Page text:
As I stated before, organ pipes can be made of any material, providing
that the walls are sufficiently stiff to contain the air column. I have
seen and heard organ flue pipes made of all kinds of natural woods,
plywood, organ metal, zinc, copper, brass, concrete basses (!), Bristol
board (a complete organ made by a Swiss), stoneware, Perspex, various
plastics, and papier mache.
I figure that they can be made of stainless steel or degraded uranium
as well! I have never made flue pipes of MDF board, but I cannot see
why that would not make good sounding pipes.
Birch plywood was used by the late Carl Frei Jr. for making smaller
scale pipes like violins and stopped celestes.
Quite another question is: Why would you make pipes out of that
material? Is it cheaper? Maybe, but figure out what you will save
in time to construct MDF pipes which can be voiced properly. I can
imagine that you make bass pipes from MDF, but in that case you will
still have the problem of shaping upper and lower lips and maybe the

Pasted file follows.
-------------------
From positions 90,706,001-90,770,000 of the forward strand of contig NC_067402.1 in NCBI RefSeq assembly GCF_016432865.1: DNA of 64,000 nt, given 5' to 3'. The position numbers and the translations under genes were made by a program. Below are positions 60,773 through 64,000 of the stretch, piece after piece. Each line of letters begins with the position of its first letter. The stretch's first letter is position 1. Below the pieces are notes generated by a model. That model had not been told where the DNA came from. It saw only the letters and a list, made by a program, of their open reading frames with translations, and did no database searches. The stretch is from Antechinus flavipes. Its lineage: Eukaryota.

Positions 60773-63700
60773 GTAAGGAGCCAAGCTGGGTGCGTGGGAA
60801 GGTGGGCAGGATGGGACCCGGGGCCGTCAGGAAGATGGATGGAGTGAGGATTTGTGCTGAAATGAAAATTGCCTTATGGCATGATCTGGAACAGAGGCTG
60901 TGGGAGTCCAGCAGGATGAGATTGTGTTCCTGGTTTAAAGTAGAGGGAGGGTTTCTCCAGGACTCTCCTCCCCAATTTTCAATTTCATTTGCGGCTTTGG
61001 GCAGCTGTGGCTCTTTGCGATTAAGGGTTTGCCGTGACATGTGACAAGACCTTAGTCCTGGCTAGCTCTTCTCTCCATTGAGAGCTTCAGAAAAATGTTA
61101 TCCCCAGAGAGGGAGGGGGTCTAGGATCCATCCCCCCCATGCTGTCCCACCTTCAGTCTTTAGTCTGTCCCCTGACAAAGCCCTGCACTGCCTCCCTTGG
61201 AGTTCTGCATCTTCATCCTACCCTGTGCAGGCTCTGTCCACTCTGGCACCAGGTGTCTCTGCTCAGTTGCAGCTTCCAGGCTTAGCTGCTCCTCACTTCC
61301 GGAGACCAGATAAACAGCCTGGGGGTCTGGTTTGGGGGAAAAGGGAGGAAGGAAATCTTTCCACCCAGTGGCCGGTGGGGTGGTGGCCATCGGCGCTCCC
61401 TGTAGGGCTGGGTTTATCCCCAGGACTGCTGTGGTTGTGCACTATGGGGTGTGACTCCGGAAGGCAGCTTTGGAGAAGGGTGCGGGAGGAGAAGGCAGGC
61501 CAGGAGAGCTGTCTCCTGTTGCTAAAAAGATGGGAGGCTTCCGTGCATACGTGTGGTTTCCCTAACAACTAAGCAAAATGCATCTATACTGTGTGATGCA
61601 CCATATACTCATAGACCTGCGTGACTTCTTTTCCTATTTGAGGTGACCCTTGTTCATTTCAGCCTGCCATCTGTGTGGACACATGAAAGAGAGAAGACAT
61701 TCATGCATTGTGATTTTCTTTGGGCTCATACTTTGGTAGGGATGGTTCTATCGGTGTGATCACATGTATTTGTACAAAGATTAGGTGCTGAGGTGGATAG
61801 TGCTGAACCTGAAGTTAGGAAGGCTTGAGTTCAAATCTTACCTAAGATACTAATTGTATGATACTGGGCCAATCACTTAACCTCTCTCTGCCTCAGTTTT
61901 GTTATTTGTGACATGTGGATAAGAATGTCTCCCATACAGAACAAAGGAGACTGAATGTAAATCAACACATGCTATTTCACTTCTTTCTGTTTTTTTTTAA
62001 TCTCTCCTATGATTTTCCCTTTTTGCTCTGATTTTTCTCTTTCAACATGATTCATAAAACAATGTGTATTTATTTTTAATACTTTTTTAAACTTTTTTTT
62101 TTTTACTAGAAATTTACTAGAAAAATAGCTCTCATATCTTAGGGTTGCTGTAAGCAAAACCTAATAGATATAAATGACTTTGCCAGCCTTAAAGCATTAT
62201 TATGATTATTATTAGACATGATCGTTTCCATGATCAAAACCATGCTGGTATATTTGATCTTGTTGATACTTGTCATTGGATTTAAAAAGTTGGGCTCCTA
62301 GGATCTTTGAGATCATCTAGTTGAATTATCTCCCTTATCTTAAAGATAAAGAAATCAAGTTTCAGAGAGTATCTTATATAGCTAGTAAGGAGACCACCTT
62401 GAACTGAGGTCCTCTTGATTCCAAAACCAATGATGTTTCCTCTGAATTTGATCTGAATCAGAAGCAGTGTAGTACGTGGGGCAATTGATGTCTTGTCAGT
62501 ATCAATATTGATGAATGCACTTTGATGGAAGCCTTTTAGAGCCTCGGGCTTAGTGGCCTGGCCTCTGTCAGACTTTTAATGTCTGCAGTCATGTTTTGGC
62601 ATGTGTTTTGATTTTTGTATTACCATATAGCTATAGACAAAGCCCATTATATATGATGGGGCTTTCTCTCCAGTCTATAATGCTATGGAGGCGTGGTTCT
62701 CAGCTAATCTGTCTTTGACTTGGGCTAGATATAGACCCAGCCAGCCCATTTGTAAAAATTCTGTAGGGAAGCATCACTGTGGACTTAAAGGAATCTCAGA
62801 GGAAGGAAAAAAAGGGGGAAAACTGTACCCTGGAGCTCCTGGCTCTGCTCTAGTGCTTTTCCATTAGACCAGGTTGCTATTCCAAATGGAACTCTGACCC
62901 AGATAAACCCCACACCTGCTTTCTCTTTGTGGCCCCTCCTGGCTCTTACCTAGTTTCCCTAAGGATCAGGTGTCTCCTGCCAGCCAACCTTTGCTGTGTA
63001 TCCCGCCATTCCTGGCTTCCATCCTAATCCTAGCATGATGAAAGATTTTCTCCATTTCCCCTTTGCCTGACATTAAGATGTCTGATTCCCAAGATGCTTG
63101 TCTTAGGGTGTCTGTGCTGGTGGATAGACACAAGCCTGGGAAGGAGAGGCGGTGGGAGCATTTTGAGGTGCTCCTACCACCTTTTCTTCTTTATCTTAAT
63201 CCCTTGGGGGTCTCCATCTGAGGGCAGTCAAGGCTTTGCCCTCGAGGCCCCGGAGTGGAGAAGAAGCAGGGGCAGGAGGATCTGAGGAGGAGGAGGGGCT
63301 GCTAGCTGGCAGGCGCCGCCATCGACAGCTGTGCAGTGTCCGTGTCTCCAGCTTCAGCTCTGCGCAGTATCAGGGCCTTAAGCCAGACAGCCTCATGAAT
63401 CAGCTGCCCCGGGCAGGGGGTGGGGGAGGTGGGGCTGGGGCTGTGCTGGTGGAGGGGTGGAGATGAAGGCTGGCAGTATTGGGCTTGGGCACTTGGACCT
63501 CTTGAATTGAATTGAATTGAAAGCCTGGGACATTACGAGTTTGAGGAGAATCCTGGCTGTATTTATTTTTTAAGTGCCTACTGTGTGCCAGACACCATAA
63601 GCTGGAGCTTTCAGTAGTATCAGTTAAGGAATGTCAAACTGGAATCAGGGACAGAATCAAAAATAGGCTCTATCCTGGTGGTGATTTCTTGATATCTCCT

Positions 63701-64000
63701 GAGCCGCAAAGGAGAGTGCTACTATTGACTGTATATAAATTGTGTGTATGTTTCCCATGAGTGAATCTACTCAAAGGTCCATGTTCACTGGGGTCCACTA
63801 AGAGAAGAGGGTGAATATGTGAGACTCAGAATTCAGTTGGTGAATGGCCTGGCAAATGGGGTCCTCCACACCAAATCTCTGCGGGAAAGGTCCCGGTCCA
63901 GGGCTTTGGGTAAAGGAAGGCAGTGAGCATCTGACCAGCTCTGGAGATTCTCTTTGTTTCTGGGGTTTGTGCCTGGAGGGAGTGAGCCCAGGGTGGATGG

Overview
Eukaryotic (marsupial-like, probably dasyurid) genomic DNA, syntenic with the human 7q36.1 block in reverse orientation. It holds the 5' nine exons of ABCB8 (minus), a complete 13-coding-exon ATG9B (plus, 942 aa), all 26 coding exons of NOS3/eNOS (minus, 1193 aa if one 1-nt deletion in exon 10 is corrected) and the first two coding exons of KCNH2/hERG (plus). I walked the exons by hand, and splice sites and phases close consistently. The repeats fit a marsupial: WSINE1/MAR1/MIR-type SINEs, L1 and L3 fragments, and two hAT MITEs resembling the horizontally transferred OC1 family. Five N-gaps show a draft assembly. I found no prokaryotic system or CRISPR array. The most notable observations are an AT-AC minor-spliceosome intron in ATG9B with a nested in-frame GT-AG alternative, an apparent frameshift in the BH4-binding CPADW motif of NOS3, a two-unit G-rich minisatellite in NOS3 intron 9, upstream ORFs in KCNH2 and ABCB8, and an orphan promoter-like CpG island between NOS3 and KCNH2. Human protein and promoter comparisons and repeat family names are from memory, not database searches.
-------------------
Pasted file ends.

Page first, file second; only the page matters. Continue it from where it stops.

looks of MDF pipes, which may be a problem for customers. For voicing
purposes you will have to use normal wood for the lips. Another
factor, already mentioned, may be the reaction to changes in relative
Planing of MDF is impossible, but thick walls do not harm the sound;
thin walls do, so the only precaution to take is not making the walls
Some reactions point to the acoustic properties of natural wood. I do
not agree with these, because the main purpose of pipe walls is NOT to
vibrate! That is why most church organ pipes are made of organ metal,
a tin-lead alloy which has no structural resonance of its own!
Hans van Oost, Netherlands